• A host rapidly makes use of multiple accounts via the SMB protocol which can be used for file sharing, RPC and other activity

Possible Root Causes

  • An attacker is trying to determine the existence of accounts in order to progress to the next step in the attack
  • The attacker is working through a list of accounts with well-known default passwords in an attempt to find a working account/password combination
  • This host provides services through a portal and many users are using the portal by logging in and requesting services which require an SMB connection to fulfill

Business Impact

  • An account scan is an effective way for an attacker to determine what accounts are available inside an organization’s network
  • Reconnaissance within a network is a precursor to active attacks which ultimately exposes an organization to substantial risk of data acquisition and exfiltration
  • This form of reconnaissance is often a lot less noticeable than a port sweep or a port scan so attackers feel they can use it with relatively little risk of detection

Steps to Verify

  • If logs of user session activity are available, examine the logs for a more detailed view of activity by this host
  • Inquire whether the host should be utilizing the user accounts listed in the detection
  • Verify that the host from which authentication is attempted is not a shared resource as this could generate a sufficient variety of account usage to resemble an account scan


What exactly is SMB scanning and why is it significant?

SMB scanning involves probing a network for open SMB ports or identifying active SMB services. It's significant because it can indicate either legitimate administrative activities or malicious reconnaissance efforts.

How does SMB scanning differ when done for legitimate vs. malicious purposes?

Legitimate SMB scanning is conducted by network administrators for managing resources or ensuring authorized SMB services. Malicious SMB scanning is performed by attackers to find entry points into a network or exploit vulnerabilities.

What are some common signs of an SMB account scan?

Signs include rapid account access attempts, login attempts from multiple IP addresses, unusual activity times, access to multiple resources, high traffic volume, use of common credentials, security tool alerts, repeated account lockouts, and geographic irregularities.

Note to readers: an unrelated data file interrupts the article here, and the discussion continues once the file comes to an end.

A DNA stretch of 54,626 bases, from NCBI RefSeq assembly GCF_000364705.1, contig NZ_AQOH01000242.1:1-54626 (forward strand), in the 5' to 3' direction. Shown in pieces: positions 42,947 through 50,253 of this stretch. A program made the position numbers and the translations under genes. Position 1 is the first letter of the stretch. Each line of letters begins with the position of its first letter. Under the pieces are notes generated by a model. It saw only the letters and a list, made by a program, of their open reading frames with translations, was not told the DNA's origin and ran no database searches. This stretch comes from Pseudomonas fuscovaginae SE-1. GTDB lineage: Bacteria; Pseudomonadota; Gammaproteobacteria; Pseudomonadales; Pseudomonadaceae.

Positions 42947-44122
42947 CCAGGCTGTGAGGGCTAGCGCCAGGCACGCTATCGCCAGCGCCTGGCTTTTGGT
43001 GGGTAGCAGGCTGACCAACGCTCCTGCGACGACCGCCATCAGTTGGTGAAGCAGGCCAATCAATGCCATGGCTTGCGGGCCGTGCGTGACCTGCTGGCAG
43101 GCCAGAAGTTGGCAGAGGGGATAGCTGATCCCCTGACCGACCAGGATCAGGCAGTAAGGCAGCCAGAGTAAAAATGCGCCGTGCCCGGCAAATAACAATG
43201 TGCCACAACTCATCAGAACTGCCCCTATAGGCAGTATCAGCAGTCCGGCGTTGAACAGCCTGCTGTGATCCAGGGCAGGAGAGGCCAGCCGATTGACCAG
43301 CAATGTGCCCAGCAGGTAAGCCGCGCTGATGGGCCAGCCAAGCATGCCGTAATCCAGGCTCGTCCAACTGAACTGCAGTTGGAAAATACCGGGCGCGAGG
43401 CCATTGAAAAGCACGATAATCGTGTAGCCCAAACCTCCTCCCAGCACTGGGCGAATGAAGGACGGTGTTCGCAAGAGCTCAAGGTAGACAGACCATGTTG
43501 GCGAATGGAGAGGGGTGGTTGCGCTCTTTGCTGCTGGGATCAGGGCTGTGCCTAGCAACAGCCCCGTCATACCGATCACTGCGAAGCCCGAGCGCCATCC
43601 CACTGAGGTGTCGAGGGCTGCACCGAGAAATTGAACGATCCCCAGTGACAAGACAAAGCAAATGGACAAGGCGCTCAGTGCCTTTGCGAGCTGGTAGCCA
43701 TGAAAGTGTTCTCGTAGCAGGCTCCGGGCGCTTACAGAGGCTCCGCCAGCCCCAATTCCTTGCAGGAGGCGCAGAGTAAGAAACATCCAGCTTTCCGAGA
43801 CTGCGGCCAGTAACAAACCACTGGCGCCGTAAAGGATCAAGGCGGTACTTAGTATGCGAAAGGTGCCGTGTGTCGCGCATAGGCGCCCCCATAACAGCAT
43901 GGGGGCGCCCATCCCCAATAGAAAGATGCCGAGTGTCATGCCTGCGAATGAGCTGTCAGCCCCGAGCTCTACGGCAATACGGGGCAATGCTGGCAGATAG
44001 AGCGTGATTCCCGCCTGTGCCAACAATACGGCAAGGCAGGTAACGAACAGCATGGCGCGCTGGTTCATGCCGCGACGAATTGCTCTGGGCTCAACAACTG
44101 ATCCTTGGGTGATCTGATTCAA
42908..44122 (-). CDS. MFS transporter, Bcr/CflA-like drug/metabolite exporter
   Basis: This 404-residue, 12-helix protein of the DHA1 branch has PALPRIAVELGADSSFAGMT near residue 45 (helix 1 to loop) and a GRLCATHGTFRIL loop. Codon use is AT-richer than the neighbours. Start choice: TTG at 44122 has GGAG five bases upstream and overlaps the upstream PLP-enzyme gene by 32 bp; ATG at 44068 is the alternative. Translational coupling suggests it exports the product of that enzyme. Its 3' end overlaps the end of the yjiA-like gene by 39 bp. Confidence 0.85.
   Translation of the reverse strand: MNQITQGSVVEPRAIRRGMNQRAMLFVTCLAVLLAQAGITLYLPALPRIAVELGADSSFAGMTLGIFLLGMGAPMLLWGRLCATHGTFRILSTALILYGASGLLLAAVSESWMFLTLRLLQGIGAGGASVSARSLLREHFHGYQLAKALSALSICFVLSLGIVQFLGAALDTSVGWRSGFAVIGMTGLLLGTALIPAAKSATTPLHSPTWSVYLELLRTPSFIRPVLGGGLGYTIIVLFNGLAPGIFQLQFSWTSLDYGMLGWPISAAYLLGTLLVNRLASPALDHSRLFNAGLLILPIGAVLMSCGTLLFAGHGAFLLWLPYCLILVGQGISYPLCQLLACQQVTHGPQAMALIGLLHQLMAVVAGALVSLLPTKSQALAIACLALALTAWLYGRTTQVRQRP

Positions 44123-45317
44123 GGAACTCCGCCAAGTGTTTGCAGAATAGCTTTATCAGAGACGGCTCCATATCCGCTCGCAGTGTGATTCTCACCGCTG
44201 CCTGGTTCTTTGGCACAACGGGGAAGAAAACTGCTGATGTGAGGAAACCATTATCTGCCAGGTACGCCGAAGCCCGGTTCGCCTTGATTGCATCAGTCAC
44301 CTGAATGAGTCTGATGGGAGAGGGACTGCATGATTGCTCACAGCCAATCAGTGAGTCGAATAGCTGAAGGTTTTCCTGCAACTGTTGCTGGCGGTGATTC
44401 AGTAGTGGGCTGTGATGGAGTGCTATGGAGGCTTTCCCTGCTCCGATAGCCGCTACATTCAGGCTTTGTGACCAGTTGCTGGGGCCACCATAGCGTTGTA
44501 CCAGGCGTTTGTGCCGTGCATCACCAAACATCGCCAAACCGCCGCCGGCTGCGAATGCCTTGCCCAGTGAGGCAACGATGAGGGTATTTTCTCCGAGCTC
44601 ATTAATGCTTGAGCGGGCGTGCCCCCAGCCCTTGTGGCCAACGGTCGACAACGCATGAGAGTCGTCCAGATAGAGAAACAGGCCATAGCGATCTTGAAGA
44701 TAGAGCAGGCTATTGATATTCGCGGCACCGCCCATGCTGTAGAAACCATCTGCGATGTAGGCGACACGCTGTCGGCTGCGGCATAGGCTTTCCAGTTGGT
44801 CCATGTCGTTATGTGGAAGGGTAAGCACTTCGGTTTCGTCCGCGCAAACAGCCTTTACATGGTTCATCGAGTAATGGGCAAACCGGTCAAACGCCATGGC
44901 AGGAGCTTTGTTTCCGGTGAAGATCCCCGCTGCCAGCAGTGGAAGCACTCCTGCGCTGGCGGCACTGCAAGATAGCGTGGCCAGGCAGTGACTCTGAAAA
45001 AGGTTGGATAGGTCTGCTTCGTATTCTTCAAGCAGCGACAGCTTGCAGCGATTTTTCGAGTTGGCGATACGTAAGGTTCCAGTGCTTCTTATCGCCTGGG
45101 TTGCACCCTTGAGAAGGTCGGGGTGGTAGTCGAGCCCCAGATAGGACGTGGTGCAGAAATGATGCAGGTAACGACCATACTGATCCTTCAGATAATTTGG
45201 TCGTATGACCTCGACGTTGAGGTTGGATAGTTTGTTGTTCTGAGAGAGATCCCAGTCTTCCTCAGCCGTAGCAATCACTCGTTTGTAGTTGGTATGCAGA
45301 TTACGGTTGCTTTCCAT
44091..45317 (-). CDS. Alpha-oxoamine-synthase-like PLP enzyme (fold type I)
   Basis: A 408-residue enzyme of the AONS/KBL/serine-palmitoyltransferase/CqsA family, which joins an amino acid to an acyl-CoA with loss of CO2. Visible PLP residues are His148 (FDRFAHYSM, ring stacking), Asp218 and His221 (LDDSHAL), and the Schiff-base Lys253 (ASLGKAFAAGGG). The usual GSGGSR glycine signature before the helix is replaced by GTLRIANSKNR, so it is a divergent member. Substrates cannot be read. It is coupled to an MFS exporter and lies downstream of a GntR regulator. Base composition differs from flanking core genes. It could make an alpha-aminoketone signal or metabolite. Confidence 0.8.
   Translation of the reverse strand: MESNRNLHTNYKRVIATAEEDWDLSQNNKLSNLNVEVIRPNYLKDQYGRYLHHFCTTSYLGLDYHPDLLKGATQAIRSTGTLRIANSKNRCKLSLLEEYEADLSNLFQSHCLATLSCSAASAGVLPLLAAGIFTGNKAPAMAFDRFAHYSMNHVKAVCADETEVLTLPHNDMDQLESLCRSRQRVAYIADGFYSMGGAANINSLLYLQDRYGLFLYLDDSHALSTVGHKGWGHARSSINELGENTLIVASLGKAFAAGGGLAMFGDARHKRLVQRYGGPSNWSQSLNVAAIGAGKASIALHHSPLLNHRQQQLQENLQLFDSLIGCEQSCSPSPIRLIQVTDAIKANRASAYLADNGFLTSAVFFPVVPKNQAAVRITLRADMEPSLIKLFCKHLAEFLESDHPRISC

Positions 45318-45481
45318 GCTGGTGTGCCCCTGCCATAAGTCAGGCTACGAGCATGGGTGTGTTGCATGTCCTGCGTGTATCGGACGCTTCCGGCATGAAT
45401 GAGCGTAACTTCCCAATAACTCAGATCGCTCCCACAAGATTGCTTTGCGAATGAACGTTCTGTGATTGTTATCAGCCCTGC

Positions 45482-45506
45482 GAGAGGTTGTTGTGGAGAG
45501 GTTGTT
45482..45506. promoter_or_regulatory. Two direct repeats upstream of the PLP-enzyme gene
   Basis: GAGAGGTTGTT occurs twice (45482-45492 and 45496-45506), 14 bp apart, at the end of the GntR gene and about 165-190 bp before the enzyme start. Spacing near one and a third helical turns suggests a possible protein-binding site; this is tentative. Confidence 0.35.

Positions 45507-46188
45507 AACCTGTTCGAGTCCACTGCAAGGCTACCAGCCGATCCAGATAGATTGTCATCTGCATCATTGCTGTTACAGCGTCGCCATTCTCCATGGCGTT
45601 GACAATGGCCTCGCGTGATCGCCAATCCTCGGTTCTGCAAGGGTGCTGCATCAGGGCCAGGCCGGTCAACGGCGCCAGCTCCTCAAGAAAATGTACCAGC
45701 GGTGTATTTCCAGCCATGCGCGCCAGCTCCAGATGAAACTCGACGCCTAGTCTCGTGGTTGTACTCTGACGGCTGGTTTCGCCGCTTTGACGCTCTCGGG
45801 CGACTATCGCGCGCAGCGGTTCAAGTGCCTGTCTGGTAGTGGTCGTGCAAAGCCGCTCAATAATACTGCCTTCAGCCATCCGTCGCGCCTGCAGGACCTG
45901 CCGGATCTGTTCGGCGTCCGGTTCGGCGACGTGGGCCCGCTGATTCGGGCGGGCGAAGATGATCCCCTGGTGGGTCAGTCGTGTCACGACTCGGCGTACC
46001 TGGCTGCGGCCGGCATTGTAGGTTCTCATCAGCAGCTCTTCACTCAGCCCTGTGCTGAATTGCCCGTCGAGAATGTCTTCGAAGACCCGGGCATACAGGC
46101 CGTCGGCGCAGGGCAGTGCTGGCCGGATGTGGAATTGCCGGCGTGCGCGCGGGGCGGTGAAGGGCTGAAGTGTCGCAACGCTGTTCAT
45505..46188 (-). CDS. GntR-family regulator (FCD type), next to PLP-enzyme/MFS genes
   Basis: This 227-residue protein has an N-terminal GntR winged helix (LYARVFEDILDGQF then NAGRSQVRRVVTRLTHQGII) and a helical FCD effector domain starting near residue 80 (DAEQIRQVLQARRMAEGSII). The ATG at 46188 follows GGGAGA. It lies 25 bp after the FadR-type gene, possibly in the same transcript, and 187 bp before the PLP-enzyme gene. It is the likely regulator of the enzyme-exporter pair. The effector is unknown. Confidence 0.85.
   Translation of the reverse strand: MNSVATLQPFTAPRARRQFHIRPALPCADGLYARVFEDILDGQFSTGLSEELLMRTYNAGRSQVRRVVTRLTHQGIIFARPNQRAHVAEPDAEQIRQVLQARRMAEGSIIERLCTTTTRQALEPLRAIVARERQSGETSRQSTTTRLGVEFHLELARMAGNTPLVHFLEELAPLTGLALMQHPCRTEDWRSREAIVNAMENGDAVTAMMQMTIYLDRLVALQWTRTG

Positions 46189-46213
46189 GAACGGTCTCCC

Why do attackers perform SMB account scans?

Attackers scan SMB accounts for credential harvesting, identifying vulnerabilities, network mapping, lateral movement within a network, installing malware, data exfiltration, and service disruption.

What are the business implications of an SMB account scan?

Implications include security breaches, operational disruption, ransomware/malware attacks, resource drain, compliance and legal issues, reputational damage, intellectual property theft, and financial losses.

What are some investigative measures to address SMB account scans?

Measures include analyzing logs, verifying account usage, and assessing if the scanning host is a shared resource that might mimic scanning activity.

How can SMB scanning lead to lateral movement within a network?

Once inside a network, attackers use SMB scanning to locate other vulnerable systems or accounts, allowing them to spread the attack and gain deeper access.

How does SMB scanning facilitate credential harvesting?

Attackers use SMB account scanning to identify valid user credentials through brute-force attacks or credential stuffing.

What role do outdated SMB protocols play in these scans?

Older SMB versions, like SMBv1, have known vulnerabilities that can be easily exploited, making them prime targets in SMB scanning.

How can organizations protect against SMB account scans?

Organizations should regularly update and patch systems, implement strong authentication mechanisms, monitor network traffic, and educate employees about security best practices.

What should be the immediate response upon detecting an SMB account scan?

Immediately investigate the origin and nature of the scan, assess the extent of access or damage, and initiate appropriate security measures to contain and mitigate the threat.